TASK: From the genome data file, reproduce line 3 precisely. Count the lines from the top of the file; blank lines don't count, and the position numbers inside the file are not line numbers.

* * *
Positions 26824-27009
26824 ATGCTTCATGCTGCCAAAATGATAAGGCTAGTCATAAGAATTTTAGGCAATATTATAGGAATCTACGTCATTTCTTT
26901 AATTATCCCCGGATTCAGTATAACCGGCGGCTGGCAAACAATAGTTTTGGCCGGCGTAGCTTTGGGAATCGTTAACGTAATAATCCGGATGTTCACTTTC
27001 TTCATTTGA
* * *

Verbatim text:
26901 AATTATCCCCGGATTCAGTATAACCGGCGGCTGGCAAACAATAGTTTTGGCCGGCGTAGCTTTGGGAATCGTTAACGTAATAATCCGGATGTTCACTTTC